Alaska’s congressional delegation hoping to include five more Native communities to ANCSA
WASHINGTON (Gray DC) - Alaska’s congressional delegation is once again trying to change the country’s federal Native American policy. The trio of lawmakers recently re-introduced a bill to allow so called “landless” communities to be included in the Alaska Native Claims Settlement Act.
In 1971, Congress passed ANCSA. It divided Alaska into 12 regions for newly formed private, for-profit native corporations to run. Alaska’s senators have been trying for years to include five other small, southeastern communities into ANCSA that were originally left out of the deal.
“It is a promise that was made and for these communities, a promise that has not yet been delivered on,” said Sen. Lisa Murkowski (R-Alaska).
A report done by the University of Alaska nearly 30 years ago did not have an exact reason why Congress excluded the Haines, Ketchikan, Petersburg, Tenakee and Wrangell communities from ANCSA. Richard Rinehart, who grew up in Wrangell, says being “landless” has caused his people to miss out on scholarships, cultural programs, and economic development opportunities.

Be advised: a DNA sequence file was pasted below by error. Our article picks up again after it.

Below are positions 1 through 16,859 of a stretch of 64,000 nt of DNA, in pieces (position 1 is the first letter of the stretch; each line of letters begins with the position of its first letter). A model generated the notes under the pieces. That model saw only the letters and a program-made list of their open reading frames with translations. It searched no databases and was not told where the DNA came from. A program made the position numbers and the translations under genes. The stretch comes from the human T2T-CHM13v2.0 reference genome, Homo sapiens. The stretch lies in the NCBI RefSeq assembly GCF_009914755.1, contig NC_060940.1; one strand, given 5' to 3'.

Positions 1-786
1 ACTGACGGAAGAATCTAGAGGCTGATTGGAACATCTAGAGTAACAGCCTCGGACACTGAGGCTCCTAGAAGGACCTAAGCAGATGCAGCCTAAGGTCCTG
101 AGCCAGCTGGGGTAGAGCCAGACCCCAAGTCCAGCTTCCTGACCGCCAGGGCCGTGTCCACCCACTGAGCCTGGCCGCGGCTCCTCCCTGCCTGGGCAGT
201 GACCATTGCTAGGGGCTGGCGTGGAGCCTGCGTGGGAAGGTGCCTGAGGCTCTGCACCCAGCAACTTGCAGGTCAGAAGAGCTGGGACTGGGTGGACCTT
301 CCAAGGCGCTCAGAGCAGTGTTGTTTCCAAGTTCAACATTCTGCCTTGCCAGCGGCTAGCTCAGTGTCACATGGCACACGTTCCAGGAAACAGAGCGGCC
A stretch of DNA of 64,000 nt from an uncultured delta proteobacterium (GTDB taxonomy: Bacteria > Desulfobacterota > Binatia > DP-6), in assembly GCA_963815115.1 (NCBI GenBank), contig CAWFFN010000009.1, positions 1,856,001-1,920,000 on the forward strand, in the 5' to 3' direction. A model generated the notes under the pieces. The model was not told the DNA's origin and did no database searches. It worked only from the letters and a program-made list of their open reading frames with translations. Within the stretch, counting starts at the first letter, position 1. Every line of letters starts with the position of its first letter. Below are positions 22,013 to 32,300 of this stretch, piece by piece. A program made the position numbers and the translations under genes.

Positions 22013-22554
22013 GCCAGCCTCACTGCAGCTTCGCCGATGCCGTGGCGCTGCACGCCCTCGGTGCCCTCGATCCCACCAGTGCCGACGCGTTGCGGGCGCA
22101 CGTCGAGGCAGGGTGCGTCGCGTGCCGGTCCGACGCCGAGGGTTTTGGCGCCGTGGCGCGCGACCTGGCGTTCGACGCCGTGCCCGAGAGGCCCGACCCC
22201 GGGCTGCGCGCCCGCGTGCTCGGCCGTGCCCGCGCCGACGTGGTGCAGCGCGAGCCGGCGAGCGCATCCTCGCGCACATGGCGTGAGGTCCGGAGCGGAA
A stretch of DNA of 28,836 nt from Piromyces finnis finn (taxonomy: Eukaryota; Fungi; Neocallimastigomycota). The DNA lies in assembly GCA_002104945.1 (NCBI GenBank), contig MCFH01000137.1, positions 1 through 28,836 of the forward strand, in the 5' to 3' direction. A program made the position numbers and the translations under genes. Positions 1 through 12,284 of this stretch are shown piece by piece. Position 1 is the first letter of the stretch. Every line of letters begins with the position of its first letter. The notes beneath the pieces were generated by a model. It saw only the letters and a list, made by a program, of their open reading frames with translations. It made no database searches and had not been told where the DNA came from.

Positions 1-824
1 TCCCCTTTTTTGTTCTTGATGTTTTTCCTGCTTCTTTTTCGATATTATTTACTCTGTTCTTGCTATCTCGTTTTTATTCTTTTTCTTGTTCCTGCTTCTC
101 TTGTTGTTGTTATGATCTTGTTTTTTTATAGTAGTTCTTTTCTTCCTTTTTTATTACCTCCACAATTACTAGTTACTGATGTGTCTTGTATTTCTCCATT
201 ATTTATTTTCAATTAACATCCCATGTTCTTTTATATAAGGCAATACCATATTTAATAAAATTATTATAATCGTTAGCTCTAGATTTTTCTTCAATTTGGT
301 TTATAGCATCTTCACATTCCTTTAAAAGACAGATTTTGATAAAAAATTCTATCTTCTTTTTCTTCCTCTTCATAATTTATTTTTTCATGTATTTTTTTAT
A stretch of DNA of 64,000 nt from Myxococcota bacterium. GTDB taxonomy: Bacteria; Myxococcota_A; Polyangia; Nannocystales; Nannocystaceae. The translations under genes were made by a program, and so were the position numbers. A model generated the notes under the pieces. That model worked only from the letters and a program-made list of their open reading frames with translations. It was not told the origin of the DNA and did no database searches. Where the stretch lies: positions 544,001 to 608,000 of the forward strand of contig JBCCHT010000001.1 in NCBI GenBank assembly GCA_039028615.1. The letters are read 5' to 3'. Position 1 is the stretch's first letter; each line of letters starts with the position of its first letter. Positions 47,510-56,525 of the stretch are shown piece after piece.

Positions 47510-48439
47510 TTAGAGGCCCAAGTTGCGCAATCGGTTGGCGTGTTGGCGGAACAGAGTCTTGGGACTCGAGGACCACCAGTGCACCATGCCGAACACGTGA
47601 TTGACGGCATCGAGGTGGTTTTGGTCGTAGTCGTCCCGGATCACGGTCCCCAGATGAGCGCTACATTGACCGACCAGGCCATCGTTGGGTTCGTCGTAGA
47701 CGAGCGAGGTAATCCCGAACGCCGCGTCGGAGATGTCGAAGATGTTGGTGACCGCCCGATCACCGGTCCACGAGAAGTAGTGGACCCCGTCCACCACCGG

“It’s always been an issue. And, you know, just something that it’s really just more like a matter of justice,” said Rinehart. “12 communities in southeast Alaska that were allowed to have their own village or urban corporation land have had varying degrees of success to very, very successful, to moderately successful. And we haven’t had that privilege.”
New legislation, introduced in the House and Senate, would change that.
“We are working with other with other people, stakeholders in these communities, because not everybody has been supportive of this bill,” said Sen. Dan Sullivan (R-Alaska).
One of the groups opposed to the bill is the Alaska Wilderness League. Its senior policy director said the environment the “landless” communities want to develop should be protected from corporations.
“There’s actually an issue right now going on where a community is fighting to protect sacred lands and the tribe and others have been engaged, pushing back on a village corporation, much like what would be created here related to clear cut old growth logging in places that were traditional village sites,” said Andy Moderow.
Neither proposal in the House and Senate have made their way out of committee. And while the House’s version is bipartisan, the Senate’s bill only has Republican support.
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